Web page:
Turnovers costly for Manning, Giants
With the playoffs and Tom Coughlin's job on the line, Eli must protect the ball
Nearly three years after he outdueled Brett Favre in brutally cold conditions to win the NFC championship, Eli Manning returned to Lambeau Field last Sunday and, at times, looked like a rookie quarterback trying to force plays.
Manning threw a season-high four interceptions, three coming in the fourth quarter when he was looking to make anything happen with his team heading toward a 45-17 loss to the Packers.
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Manning has thrown a league-high 24 interceptions. Some of them have not been his fault as several interceptions glanced off his receivers' hands earlier this season, while others have been a direct result of some of his wideouts not being on the same page. He has seen five of his receivers go on injured reserve this season and that doesn't include Hakeem Nicks missing two games due to surgery to relieve swelling in his leg. During that stretch, Manning was without his top two receivers in Nicks and Steve Smith, who is now on injured reserve.
Manning has dealt with tough circumstances, but ultimately the best quarterbacks rise above the obstacles and find ways to win. And no matter who is at fault, the quarterback ultimately takes the blame for the interceptions and nobody has thrown more this season than Manning.
It actually has been a career year for Manning, who has thrown for a career-best 30 touchdowns with one game remaining.
"The interceptions make it a bad year in a sense," Manning said on The Michael Kay Show on ESPN 1050 radio. "Did some good things and thrown a lot of touchdowns. But the interceptions are way too many. Turnovers are killers. You can have sacks and throwaways but turnovers will lose you games. It is something I got to fix quickly."
While Drew Brees has thrown 21 interceptions, he has passed for 4,424 yards, completed 68.7 percent of his passes and has led the Saints into the playoffs again. Manning has completed 63.1 percent of his throws for 3,759 yards.
A second consecutive 4,000-yard season is within grasp.
But if he misses the playoffs, those statistics won't mean much to him.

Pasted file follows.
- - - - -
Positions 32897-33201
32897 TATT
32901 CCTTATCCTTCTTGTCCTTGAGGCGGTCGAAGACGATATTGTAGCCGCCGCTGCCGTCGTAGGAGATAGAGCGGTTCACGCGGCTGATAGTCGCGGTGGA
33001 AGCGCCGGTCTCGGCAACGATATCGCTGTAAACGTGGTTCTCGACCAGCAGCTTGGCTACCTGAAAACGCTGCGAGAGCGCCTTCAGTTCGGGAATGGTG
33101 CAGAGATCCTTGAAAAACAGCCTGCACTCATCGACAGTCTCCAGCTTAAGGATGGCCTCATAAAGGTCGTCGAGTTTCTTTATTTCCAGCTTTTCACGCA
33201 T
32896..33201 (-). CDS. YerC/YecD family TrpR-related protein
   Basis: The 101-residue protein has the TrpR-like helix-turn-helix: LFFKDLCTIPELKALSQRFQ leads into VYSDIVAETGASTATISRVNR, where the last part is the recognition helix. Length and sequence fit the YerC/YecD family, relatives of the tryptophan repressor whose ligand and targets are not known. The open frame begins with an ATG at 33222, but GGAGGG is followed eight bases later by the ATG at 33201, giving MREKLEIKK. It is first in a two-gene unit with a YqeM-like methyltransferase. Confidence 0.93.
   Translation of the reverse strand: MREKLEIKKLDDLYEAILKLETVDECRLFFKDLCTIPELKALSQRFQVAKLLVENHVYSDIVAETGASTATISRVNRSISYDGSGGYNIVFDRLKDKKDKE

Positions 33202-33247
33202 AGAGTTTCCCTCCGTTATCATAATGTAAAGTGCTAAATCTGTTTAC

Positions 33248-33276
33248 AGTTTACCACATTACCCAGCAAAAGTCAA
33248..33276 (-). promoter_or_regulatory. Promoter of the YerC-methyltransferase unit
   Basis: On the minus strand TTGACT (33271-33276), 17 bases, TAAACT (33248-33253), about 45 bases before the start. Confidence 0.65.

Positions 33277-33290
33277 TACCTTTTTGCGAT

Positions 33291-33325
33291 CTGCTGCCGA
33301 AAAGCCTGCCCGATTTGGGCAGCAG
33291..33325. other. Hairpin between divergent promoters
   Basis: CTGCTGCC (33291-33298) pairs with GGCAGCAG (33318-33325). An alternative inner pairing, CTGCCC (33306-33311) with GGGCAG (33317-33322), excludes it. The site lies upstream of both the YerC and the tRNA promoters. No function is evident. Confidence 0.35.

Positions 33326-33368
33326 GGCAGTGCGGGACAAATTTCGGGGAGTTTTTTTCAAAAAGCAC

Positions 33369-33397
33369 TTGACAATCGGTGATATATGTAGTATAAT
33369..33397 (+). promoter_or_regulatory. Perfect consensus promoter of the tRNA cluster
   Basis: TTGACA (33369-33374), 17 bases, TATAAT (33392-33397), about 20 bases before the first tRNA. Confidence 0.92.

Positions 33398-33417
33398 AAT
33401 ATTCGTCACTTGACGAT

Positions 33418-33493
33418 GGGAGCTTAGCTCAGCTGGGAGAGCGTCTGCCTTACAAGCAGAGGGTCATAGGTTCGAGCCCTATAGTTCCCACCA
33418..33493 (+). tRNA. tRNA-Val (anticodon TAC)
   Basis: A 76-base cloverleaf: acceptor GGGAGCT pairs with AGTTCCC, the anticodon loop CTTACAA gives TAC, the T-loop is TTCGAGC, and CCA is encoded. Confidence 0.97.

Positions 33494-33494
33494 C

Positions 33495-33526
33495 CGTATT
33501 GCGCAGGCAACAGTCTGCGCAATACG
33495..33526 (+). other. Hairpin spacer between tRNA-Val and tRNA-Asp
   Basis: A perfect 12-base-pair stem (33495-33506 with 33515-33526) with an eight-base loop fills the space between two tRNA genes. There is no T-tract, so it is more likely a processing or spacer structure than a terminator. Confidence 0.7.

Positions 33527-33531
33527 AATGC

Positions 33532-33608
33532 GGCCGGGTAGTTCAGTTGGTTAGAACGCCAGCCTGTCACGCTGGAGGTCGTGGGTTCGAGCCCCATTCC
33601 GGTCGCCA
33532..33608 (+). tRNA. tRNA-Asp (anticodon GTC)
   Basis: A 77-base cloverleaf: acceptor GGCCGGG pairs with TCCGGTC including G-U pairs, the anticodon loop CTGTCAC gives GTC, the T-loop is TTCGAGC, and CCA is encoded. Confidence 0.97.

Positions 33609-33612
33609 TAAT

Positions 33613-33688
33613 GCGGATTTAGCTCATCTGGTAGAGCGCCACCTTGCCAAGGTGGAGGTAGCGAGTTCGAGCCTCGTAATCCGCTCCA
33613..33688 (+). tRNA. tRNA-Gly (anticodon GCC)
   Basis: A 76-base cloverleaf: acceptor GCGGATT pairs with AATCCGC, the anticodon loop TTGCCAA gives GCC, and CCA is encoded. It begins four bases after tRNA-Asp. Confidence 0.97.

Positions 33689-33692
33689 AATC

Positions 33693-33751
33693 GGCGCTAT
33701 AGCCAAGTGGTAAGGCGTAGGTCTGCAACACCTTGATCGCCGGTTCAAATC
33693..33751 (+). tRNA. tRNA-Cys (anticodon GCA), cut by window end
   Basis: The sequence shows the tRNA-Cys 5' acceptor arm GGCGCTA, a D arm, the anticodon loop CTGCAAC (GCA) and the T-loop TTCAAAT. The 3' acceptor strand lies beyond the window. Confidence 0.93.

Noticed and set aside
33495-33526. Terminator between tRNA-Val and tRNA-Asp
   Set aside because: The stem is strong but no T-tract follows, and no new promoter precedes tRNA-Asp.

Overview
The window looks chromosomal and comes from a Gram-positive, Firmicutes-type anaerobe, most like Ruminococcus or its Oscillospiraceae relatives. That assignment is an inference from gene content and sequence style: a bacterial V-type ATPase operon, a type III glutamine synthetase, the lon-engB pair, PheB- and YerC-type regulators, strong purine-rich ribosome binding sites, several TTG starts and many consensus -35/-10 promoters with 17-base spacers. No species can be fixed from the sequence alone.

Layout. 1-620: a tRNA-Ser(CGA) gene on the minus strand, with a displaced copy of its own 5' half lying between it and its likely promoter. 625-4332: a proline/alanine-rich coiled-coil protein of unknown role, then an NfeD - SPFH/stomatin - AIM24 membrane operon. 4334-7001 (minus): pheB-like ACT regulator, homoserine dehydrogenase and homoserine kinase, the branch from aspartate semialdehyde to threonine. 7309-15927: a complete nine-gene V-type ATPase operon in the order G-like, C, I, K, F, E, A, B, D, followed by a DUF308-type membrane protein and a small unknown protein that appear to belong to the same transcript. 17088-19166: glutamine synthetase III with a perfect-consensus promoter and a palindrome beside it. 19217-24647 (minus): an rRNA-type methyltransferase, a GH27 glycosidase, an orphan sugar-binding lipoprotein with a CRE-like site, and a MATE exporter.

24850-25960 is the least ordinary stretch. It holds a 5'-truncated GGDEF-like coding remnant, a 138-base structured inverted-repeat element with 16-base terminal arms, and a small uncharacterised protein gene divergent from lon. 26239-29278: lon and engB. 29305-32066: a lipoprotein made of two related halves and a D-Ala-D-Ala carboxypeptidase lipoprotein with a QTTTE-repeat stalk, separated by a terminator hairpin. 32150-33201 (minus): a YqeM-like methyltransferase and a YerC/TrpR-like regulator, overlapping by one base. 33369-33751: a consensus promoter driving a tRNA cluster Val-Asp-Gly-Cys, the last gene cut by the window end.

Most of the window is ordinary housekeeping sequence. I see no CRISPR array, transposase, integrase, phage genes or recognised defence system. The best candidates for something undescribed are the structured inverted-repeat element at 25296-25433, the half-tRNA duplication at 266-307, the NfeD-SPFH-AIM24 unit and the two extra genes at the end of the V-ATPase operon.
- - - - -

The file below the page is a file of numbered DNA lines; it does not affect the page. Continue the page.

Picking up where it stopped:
"Unfortunately there were bad throws, there were things you wish you had back that weren't real considerations, for example the football to the [running] back that was intercepted," head coach Tom Coughlin said of a fourth-quarter pick Manning threw under pressure that went off Ahmad Bradshaw's hands. "There were times where Eli has gotten away with that, where he's flipped the ball to the back and it has not been a sack and we haven't lost the yardage, but certainly we paid for that [against Green Bay]."
Few prepare as hard as Manning does each week. And do not mistake his aw-shucks facial expressions for a quarterback who lacks competitiveness. Manning is an intense competitor who wants to win so bad that he may be pressing at times.
"I don't think there's any question that he's trying like heck to make a play and I think he knows our circumstance," Coughlin said. "I think it lets the air out of our team a little bit when we turn the ball over and it's very difficult not to. These things hurt.
"There's a lot of psychological stuff that goes along with this [turnovers], too."
Quarterbacks coach Mike Sullivan said in training camp that the goal this season was to get Manning to avoid the peaks and valleys and be consistent.
Unfortunately, he has become consistent at throwing interceptions.
But combine Manning's picks with the Giants' 17 fumbles lost and it is easy to wonder just how many more wins the Giants (9-6) would have if they were only able to take care of the ball the way Tom Brady does.
Even a young quarterback like Josh Freeman has thrown for a total of only six interceptions this year. Manning has a Super Bowl ring and Tampa Bay's quarterback has a long way to go before equaling Manning's signature moment.
But if Manning and the Giants don't stop their turnover tendencies on Sunday against the Redskins, Manning may feel a bit like Freeman next season if he has to potentially learn a new offensive system under a new coach. Remember, Manning has had only Coughlin as his head coach during his entire career.
After losing to Philadelphia and now the Packers in the fashion that the Giants have, Coughlin's seat has gotten warmer. He still has control of the team and the players still play hard for him. They were more outclassed by a hot Packers team than anything else last Sunday.
But should the Giants suffer a deflating and lackluster loss at Washington and finish the season on a three-game losing streak and out of the playoffs for the second straight year, Coughlin's job status will be under heavy scrutiny and the calls for Bill Cowher will intensify.
The odds are still in Coughlin's favor that he will return next year given how good a coach he is, how Giants ownership craves stability and discipline, and how the looming collective bargaining labor fight will only complicate matters for any team considering making a coaching change.
Manning can improve Coughlin's odds by finding a way to hold on to the football and beating the Redskins.
"I know I can fix it," Manning said of the interceptions. "I got to be smarter and make better decisions. The receivers, everybody got to be all tied in together. I got to count on them, they got to help me out."
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